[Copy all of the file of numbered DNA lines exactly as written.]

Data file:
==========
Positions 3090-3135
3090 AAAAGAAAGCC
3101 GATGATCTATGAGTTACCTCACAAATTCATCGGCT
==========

Positions 3090-3135
3090 AAAAGAAAGCC
3101 GATGATCTATGAGTTACCTCACAAATTCATCGGCT